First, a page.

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Interesting ideas often come from bringing two commonplace ideas together to create a unique concept and developing that concept. “Knowledgestorming” is a group brainstorming technique that can help you and your team to uncover breakthrough ideas.

Interesting ideas often come from bringing two commonplace ideas together to create a unique concept and developing that concept:

Training + Brainstorming = KnowledgeStorming

Brainstorming ­- at least the ideation portion of brainstorming -­ is about pushing people to stretch their minds and devise ideas. It is about bringing together the knowledge, experience and ideas of a variety of people in order to come up with ideas that those people would be unlikely to dream up individually. It is also about creating an atmosphere which encourages people to be daring with their thinking, and suggest ideas that they might shy away from in more formal environments.

Professional training ­- at least in the traditional sense -­ is about giving people knowledge which they can use in order to perform certain tasks better. Training can combine lecturing, reading, hands-on trials (either in real life or using simulators) and testing in order to transfer the knowledge from the trainer to the trainees.

Clearly, traditional training is effective for teaching specific tasks, such as how to use software tools, how to operate a machine tool, how to enter the company’s accounts into the accounting system and so on.

KnowledgeStorming, on the other hand, is about stretching people’s minds through sharing knowledge, experience and ideas, in order to create a highly customized organic form of training. KnowledgeStorming is effective when you are training a group of people to apply a tool, practice or strategy to their organization. While traditional training is effective for training people how to use a specific software product, KnowledgeStorming would be an effective means of training people how to apply the software in their company’s operations.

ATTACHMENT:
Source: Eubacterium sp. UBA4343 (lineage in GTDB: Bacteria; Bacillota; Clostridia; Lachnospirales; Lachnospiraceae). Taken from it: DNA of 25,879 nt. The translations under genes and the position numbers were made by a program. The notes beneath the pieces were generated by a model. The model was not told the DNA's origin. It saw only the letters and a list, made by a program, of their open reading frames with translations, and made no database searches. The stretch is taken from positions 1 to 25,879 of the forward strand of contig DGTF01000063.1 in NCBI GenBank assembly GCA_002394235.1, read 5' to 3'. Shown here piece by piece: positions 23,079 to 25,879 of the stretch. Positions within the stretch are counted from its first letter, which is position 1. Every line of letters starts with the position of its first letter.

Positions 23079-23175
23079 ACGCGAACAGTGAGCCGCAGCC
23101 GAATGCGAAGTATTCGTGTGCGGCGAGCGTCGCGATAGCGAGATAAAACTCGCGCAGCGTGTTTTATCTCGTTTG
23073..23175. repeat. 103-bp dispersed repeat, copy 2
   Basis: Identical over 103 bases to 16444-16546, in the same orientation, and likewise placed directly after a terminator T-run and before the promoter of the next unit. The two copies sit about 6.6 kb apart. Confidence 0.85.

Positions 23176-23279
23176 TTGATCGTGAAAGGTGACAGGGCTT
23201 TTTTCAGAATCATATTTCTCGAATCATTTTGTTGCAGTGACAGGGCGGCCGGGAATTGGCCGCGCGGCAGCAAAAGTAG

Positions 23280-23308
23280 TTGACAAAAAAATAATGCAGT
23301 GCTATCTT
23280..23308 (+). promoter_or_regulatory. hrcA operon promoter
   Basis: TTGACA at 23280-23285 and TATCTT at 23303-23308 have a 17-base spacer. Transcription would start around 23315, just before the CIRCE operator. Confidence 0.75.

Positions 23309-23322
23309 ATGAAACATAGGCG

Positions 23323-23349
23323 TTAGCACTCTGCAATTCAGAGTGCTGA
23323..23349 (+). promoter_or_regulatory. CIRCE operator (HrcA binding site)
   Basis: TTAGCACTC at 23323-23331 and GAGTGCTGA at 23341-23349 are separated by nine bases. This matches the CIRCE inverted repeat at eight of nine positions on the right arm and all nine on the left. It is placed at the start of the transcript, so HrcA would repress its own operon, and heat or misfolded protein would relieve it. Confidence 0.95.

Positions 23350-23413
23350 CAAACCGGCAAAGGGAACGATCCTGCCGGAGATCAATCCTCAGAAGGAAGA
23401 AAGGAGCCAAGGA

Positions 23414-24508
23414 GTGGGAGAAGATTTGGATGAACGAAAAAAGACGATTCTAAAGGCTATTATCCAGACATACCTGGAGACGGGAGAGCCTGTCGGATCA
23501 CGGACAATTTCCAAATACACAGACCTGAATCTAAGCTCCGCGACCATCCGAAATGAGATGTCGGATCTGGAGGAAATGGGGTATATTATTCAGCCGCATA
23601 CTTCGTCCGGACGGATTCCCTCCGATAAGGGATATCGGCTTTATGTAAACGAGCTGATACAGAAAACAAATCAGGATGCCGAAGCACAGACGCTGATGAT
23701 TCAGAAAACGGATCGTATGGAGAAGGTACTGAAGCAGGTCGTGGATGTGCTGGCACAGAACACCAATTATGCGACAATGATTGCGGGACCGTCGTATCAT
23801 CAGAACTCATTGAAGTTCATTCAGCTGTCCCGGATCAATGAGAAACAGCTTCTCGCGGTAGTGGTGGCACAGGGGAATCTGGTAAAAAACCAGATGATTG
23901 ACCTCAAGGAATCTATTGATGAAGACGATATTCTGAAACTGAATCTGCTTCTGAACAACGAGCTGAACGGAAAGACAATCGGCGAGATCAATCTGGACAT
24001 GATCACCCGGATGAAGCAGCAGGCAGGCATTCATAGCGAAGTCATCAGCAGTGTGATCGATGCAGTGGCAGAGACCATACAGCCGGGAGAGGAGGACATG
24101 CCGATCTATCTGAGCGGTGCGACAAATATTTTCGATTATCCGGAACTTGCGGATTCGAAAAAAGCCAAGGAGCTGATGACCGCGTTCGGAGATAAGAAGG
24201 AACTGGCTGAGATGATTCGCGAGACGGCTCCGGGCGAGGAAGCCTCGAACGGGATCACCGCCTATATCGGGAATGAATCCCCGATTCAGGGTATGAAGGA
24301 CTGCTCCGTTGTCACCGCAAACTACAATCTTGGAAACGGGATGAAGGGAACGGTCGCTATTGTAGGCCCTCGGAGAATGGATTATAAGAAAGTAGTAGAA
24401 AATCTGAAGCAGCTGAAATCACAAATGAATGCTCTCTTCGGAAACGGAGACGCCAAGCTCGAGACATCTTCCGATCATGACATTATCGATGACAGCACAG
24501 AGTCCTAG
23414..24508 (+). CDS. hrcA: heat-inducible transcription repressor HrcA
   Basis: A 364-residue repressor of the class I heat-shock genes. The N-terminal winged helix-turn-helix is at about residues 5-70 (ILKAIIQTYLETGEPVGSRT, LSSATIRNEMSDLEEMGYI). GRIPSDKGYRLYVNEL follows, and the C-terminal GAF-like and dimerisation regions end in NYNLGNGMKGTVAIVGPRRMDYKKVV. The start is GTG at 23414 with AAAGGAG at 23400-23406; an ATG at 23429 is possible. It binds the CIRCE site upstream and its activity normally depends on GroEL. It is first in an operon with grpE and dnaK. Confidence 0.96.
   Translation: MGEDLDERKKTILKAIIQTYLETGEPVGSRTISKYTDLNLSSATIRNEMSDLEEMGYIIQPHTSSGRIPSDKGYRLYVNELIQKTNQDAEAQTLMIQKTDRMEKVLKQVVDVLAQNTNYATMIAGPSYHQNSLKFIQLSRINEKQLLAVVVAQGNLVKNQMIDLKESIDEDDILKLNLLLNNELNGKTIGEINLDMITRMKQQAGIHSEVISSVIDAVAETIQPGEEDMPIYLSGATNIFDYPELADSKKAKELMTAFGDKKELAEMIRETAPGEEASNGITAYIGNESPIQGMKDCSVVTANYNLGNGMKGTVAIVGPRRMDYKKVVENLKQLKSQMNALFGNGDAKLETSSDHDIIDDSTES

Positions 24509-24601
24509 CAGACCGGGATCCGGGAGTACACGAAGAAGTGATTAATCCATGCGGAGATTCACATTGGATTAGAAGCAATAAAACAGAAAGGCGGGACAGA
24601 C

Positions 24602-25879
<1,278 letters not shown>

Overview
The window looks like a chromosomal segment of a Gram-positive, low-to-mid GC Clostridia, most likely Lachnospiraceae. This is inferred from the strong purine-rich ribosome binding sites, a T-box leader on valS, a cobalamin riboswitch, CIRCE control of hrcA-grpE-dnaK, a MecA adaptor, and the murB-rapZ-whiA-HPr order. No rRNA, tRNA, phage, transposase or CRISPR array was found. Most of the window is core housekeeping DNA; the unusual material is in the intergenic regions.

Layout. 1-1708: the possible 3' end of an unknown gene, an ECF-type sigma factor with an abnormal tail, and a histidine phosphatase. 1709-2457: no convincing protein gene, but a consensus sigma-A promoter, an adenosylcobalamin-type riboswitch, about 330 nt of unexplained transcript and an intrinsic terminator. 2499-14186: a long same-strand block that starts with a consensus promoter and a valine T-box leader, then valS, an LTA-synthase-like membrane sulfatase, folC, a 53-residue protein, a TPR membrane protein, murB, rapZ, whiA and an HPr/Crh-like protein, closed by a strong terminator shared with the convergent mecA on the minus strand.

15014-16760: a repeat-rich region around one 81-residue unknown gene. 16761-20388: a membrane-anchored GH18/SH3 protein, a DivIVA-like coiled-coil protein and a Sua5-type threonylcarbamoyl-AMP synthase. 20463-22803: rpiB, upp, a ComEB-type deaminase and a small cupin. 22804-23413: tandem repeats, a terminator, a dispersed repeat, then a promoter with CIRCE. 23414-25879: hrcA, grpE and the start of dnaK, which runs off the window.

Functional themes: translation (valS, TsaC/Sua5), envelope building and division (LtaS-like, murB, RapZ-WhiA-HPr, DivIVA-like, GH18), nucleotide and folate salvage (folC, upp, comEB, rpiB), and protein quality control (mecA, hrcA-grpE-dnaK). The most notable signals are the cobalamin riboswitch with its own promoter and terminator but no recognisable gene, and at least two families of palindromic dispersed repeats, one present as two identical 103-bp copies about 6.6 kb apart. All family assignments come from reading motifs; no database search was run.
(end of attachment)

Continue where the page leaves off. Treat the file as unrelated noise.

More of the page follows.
An example: KnowledgeStorming with a team of salespeople

Consider training a sales team of 12 people. One approach is to have an experienced, successful sales professional explain her techniques to the team. This can, of course, be highly effective. After all, a successful salesperson clearly knows a few things about selling stuff. E-learning tools, books and training videos individually and in combination can also be effective.

An alternative would be to use KnowledgeStorming. For example, a sales director observes that her sales people are getting many leads, but they are not closing as many sales as they should. She decides to train them using KnowledgeStorming.

The first step is to bring the entire team together for a half day. Begin by discussing what KnowledgeStorming is about. Then spend a little time discussing the issue of closing sales. Make sure that the discussion does not go off-topic.

Once people are thinking about sales and closing them, ask everyone to brainstorm problems that prevent them from closing sales. All participants should shout out problems while a facilitator writes them down. All problems should be written down and there should be no criticizing of any problems suggested. Allow about 20-30 minutes for this part of the process. Then select the key problems and compile them into three big problems, or sets of related problems.

The next step is to divide the team into three groups of four people. Each group then brainstorms ideas that would resolve their set of problems. Once this is done, they select the best solutions and share them with the entire team. With the help of a facilitator, the best solutions from each group are written on a white board. These are finally compiled into a set of solutions which is then developed into a new approach to closing sales. At this time the first training session should end.

The importance of follow-up

Already, members of the sales force will have had many ideas about improving their closing skills. Individuals will have ideas about solving their own specific problems, and the group will have a new approach to work with.

Nevertheless, a follow-up session should be held within one or two days. This allows the salespeople to think about their ideas and the new approach to closing sales. During the follow-up session, any afterthoughts are added to the new approach and the approach can be further refined, perhaps with a step-by-step plan for closing sales. The plan can be tested initially in role-playing scenarios (where one person plays a salesperson and the other a prospective customer) for further refinement.

Finally, of course, the new plan must be tested in the field. Another follow-up session should be held to review the results and further refine the sales plan, if necessary.

Conclusion

KnowledgeStorming has the advantage in that it uses your own teams’ combined knowledge and experience (which is normally substantial). Moreover, it is necessarily highly customized to meet your specific needs. As a result, it can be a highly effective addition to your set of professional training tools.

Jeffrey Baumgartner is the founder of Bwiti bvba, a Belgian-based company that helps organizations to become more innovative and more creative. He writes and edits Report103, a weekly newsletter on creativity, ideas, innovation and invention in business, and operates the JPB.com website.

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